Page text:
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An Viet Foundation History Secured For The Future

An Viet Foundation resource centre with exhibition2018 (1)

The largest known archive of British-Vietnamese history has been secured for future generations thanks to intervention by Hackney Chinese Community Services and Hackney Council. 

The invaluable catalogue of documents and artefacts, which were nearly lost to vandalism, include rare self-published poetry and biographies, irreplaceable papers documenting the work of the An Viet Foundation and flyers/posters produced to promote Vietnamese cultural events, have been saved, and will now receive emergency conservation treatment before being moved to a new home. 

The work is a result of a successful grant application to the Government’s £500,000 Covid-19 Archives Fund, administered by The National Archives. 

The historical documents belong to The An Viet Foundation (AVF), which was set up in Hackney in 1981 to support Vietnamese settlement in London after the Second Indochina War. It was a central hub for Vietnamese families providing support with housing, health outreach, English language, and mother-tongue classes. The AVF housed the ‘Southeast Asian Research Centre’ which was established by Mr Vu Khanh Thanh, the AVF’s former Director. 

When the AVF formally wound up in 2017, the documents from the research centre along with the organisation’s records were stored in the Old Bath House (formerly An Viet House) on Englefield Road, but were significantly damaged due to vandalism. 

Hackney Archives Manager Dr Etienne Joseph said: “When I first learnt about the plight of the AVF archive collection I was really concerned that such a unique and valuable piece of Hackney’s history could be lost forever. The grant from the Covid-19 Archives Fund means that we are now able to work together with Hackney Chinese Community Services and representatives of Hackney’s Vietnamese community to rescue the material and make sure the history of the An Viet Foundation and the people it served remains part of our local and national story.”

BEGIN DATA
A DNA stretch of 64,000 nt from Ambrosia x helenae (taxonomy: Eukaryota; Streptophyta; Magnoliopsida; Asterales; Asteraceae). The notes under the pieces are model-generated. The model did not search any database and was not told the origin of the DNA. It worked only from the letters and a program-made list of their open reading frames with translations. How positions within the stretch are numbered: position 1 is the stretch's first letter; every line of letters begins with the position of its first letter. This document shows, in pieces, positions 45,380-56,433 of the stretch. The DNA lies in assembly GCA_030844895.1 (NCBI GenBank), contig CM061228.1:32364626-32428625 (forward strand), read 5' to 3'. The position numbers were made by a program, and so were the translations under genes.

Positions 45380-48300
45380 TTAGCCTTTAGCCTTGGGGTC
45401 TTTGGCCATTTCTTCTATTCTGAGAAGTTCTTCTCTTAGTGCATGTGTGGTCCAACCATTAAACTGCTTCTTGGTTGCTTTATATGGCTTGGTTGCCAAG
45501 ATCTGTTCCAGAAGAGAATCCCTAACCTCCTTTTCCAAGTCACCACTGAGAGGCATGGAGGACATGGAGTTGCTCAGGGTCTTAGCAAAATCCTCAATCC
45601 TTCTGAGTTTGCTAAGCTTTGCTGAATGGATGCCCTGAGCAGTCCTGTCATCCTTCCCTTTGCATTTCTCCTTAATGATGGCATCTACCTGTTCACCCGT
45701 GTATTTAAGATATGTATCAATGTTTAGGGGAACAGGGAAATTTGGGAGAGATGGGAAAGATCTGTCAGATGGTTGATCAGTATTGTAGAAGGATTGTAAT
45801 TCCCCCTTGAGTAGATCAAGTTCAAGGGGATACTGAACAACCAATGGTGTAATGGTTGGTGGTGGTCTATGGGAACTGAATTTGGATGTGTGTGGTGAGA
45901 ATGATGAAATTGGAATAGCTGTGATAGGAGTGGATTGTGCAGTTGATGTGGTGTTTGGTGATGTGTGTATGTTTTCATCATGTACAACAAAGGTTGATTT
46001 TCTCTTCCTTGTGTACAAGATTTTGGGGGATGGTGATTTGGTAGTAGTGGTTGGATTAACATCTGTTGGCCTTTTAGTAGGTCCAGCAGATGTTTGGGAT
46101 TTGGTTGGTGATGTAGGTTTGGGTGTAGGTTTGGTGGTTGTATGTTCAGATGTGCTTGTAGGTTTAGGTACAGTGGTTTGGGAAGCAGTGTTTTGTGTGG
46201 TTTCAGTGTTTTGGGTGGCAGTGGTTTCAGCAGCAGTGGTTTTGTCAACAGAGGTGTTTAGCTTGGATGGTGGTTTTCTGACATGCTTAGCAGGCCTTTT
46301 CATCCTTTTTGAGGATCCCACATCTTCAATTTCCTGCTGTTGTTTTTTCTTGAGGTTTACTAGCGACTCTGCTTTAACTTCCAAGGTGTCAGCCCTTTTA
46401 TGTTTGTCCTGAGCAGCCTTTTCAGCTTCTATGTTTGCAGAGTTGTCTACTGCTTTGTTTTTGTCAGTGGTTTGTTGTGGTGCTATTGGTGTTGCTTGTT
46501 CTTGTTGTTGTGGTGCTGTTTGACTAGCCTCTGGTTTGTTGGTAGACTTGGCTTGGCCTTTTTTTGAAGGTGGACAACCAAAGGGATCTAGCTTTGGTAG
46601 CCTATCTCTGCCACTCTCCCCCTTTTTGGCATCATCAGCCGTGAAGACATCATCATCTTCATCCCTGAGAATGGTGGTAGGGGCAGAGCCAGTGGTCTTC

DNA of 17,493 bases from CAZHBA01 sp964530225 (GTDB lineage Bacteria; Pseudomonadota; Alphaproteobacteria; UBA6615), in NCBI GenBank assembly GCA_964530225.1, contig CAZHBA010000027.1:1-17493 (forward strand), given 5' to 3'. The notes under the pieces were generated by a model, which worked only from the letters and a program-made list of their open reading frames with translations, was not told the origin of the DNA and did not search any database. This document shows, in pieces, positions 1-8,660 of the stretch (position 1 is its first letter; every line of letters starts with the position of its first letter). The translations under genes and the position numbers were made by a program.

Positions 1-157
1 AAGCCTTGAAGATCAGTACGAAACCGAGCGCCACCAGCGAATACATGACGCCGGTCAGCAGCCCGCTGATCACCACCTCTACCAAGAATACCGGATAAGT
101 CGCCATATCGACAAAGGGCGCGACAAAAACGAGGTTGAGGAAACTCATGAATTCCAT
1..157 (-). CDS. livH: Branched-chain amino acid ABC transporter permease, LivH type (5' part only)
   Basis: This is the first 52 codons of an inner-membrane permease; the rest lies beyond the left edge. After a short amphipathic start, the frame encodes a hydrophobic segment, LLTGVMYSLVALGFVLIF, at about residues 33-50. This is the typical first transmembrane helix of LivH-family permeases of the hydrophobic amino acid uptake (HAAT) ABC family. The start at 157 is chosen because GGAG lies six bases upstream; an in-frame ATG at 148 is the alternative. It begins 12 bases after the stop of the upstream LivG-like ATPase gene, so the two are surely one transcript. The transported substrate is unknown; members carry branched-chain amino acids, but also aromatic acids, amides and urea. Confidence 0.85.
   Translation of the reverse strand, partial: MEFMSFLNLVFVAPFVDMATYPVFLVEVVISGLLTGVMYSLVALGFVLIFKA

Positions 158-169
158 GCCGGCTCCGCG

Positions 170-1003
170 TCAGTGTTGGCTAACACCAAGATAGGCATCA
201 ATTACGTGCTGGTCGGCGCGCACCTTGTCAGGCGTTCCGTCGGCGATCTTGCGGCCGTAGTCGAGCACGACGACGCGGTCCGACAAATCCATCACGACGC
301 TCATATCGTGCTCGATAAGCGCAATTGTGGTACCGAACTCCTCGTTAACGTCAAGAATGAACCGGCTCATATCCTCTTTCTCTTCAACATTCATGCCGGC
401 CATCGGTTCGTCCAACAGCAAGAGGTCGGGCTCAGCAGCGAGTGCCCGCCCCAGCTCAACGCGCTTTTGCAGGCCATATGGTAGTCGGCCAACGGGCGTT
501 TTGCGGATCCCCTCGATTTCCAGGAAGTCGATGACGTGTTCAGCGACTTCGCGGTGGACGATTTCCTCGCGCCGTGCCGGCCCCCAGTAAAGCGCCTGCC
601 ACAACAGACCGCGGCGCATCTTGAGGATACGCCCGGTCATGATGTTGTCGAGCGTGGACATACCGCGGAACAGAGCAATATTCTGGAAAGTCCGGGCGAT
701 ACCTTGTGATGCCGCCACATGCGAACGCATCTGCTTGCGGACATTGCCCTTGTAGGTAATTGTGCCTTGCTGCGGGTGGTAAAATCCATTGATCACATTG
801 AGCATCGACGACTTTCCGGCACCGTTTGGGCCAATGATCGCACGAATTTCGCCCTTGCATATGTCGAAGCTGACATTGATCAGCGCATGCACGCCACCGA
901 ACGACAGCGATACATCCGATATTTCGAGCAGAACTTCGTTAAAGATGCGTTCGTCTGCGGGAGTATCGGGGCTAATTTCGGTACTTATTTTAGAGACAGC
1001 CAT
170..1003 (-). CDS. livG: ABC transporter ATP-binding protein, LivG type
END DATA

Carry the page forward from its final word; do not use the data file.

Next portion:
Philip Glanville, Mayor of Hackney said: “I was really pleased to be able to personally support this vital project having visited the archive only a few months before the dreadful vandalism occurred. We collectively owe a duty to uphold the legacy of our Chinese, Vietnamese and other South East Asian communities, preserving it for future generations in Hackney.

This work is crucial to recognising their long contribution to the borough and its economic and cultural life; but also in telling and cherishing the stories of our proud and diverse migrant history. Reminding us all of the deep challenges many communities often faced as they built their home here., We’re grateful for this fund which will help us work with the community to stop the loss of this valuable heritage, keeping these chapters of our past safe and accessible to everyone.” 
Mayor of Hackney Philip Glanville
An Viet House (1)

Cuong Pham, artist, researcher and member of the steering panel leading the work to secure the An Viet legacy said: "I, along with the Steering Group for the An Viet Foundation Archives and Hackney Chinese Community Services the current custodians, hope that in collaboration with Hackney Archives, with the support of the TNA Covid-19 fund we are able to take the first steps to ensure future researchers and generations are able to access pivotal moments of British-Vietnamese migration and diaspora history."



More information 

Photos from an exhibition held at An Viet House called 'Record, Retrieve, Reactivate' March 2018, co-curated by Cuong Pham & Will Pham. Image Credit: Jalaikon.

For more information about the project contact - Archives@hackney.gov.uk

Find out more about Hackney Archives

Find out more about the TNA Covid Archives fund here

See the full list of grant recipients here